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How ‘post-incarceration syndrome’ could affect Kentuckians released from prison

A man seated at a desk in an office with yellow and green walls
Divya Karthikeyan
Savvy Shabazz, founder and executive director of Life Coach Each One Teach One Reentry Fellowship, at his office in Old Louisville. He conducts presentations on post-incarceration syndrome for individuals and businesses.

As correctional facilities in Kentucky and other states deal with overcrowding, researchers and community groups across the country are calling for more research into “post-incarceration syndrome.”

After years of being in and out of prison, Savvy Shabazz became a college graduate who now runs a nonprofit and another business.

But there’s one thing he doesn’t have: a microwave.

The sound of the machine reminds him of 2004, when he was housed in a packed open dormitory at the McCracken County Regional Jail. Shabazz said he served 67 months total for two nonviolent drug trafficking offenses, which were pardoned by Gov. Andy Beshear in 2020.

“You're constantly hearing the clicking of a microwave, the buttons, the beats, the smell that gives off the roar when it's being used,” he said.

It’s one of many triggers that exacerbate his post-traumatic stress disorder, years after leaving prison.

Now, researchers are trying to formalize a diagnosis related to post-traumatic stress on people who were incarcerated. It’s called post-incarceration syndrome, or PICS.

The term was coined by Terence T. Gorski, a specialist in relapse prevention and addiction, in 2001 to describe something experienced by people who’ve left prison and are reentering society. It’s caused by a combination of PTSD, institutionalization, antisocial personality traits, social sensory deprivation and substance use.

PICS can have different effects on a person, ranging from depression and anxiety to difficulty adjusting to life outside of prison and struggling to maintain relationships.

Shabazz, who is the founder and executive director of the nonprofit Life Coach Each One Teach One Reentry Fellowship, said people in prison may already have previous trauma stemming from their childhood. Prison, he said, “is like a cherry on top.”

“A lot of people are already dealing with a lot of issues before they even get in prison. So now you're packing it,” he said.

Shabazz also runs Savvy Shabazz Solutions, which provides reentry coaching and consulting for businesses that want to hire and work with formerly incarcerated people. Part of that work involves educating people and organizations about PICS.

He said he’s spoken with formerly incarcerated people going through symptoms of the syndrome. He feels they recognized themselves in the symptoms, which helped them understand their behaviors.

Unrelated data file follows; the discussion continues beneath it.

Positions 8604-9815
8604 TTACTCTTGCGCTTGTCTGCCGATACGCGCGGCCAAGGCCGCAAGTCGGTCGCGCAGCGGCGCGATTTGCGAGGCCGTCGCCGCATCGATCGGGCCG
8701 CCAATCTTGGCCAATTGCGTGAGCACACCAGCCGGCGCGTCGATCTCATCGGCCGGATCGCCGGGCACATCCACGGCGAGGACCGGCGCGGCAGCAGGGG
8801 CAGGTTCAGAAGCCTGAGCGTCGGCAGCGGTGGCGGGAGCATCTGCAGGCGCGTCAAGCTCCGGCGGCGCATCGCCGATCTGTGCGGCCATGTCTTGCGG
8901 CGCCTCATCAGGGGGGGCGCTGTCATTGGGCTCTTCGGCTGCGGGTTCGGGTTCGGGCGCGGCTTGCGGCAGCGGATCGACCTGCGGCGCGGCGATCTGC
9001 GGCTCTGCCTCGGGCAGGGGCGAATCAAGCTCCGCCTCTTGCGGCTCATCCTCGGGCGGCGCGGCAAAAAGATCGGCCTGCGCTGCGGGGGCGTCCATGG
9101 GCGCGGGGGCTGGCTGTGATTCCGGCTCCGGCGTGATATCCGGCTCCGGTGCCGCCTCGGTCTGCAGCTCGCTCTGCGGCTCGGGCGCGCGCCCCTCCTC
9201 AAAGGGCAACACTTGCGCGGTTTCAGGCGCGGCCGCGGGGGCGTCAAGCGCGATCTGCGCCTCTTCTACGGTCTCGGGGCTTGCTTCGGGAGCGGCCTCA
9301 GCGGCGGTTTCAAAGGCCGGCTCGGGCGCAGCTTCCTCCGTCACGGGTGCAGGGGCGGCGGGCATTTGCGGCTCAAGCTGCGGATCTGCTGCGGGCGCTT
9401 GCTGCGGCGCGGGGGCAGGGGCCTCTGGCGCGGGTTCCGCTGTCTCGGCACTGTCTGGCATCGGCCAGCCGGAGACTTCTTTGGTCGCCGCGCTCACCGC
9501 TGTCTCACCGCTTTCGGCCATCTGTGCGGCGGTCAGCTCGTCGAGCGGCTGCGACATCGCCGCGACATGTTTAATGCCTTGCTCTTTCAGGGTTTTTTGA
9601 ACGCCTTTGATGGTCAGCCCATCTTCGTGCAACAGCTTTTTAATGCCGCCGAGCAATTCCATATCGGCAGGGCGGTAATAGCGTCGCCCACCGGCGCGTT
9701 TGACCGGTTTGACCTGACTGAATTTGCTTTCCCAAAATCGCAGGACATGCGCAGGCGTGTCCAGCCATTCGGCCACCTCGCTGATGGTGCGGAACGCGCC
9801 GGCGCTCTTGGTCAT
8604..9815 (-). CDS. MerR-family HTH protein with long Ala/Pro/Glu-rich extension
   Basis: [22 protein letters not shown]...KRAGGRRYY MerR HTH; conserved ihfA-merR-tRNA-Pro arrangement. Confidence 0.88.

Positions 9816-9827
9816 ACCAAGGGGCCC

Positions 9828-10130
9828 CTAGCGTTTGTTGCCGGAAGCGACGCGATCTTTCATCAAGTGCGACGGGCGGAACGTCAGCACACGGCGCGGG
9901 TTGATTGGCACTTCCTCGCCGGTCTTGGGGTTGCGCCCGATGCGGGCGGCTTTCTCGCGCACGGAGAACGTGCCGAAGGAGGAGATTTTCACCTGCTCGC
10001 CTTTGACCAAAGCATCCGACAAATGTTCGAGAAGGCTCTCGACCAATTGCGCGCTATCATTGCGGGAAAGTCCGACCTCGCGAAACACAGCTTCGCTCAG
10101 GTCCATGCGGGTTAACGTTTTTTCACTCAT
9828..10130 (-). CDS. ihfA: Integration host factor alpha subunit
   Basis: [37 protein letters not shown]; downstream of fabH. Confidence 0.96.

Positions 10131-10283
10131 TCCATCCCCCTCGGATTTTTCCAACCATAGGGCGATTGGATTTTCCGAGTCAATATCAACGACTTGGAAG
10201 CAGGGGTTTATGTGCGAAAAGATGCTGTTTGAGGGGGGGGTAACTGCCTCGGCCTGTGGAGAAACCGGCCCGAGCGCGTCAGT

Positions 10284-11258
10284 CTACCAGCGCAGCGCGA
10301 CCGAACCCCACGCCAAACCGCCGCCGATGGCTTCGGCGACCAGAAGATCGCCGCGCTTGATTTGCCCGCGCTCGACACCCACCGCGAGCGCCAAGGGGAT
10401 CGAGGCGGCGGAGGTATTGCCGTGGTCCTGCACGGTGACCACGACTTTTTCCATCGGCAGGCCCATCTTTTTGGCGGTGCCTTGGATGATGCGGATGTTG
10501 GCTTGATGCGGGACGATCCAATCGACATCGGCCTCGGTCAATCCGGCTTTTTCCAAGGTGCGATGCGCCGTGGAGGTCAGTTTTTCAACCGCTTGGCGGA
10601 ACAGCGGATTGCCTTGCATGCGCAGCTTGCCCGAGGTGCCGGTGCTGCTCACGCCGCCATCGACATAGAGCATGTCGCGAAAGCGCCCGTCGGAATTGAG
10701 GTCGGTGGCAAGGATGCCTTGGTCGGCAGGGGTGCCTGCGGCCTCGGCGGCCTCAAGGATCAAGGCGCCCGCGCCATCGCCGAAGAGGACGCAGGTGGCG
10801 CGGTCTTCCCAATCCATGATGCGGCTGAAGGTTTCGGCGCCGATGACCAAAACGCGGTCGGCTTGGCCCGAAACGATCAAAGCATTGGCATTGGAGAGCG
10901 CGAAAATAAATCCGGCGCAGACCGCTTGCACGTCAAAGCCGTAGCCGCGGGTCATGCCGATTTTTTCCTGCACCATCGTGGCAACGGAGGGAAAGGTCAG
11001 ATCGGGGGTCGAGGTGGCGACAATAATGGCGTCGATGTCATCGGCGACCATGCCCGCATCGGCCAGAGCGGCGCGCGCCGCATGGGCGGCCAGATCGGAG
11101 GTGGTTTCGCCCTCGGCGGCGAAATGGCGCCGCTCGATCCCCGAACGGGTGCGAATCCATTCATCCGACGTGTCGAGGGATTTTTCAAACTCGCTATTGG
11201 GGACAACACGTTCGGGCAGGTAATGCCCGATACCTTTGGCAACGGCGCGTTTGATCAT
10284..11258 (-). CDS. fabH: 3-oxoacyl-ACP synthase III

“Once you realize why you do something, you're more interested in, ‘How can I change this?’ Or, ‘How can I fix this?’ But if people don't know, we're just going to be a whole demographic of people walking around the nation dealing with PICS, but never finding the solutions or treatment for it,” he said.

The state of PICS in psychiatry

“Post-incarceration syndrome” hasn’t been formally recognized by the American Psychological Association, but lawmakers on the federal level want further research into the condition.

In May 2023, Democratic Reps. Ayanna Pressley of Massachusetts and Grace Napolitano of California sent a letter to the National Institute of Mental Health, asking them to research post-incarceration syndrome to tailor prevention and treatment strategies.

Nicole Wiesen, who was previously incarcerated, is a regional coordinator at the Atlanta-based Multifaith Initiative to End Mass Incarceration. The initiative is part of the Ebenezer Baptist Church and aims to engage faith communities and groups to end mass incarceration.

Wiesen said reentry is difficult, especially with recovering from the loss of autonomy and suspended identity in prison.

“You go from having maybe 125 choices a day to the average person has and makes roughly 35,000 decisions a day. And on top of that, you are then dealing with potential enhanced traumas that could have surfaced as a child,” she said.

She said she hasn’t found many mental health professionals who specialize in treating formerly incarcerated individuals, especially any with lived experience.

And that lack of mental health services, Wiesen noted, makes it harder for people reentering society to find a job, pay restitution and make other changes after being released.

“You might have seen some of the most horrific things that have happened to a person … and then you're trying to get back to ‘Okay, well who am I now?,” Wiesen said.

Researchers at the University of Cincinnati College of Medicine are conducting a study into PICS.

Wiesen said it’s important to let people do their time humanely.

“Let's prepare them for coming home when they reenter society to make sure that they've got their mental health, they've got everything that they need to thrive so that they don't go back,” she said.

Divya is LPM's Race & Equity Reporter. Email Divya at dkarthikeyan@lpm.org.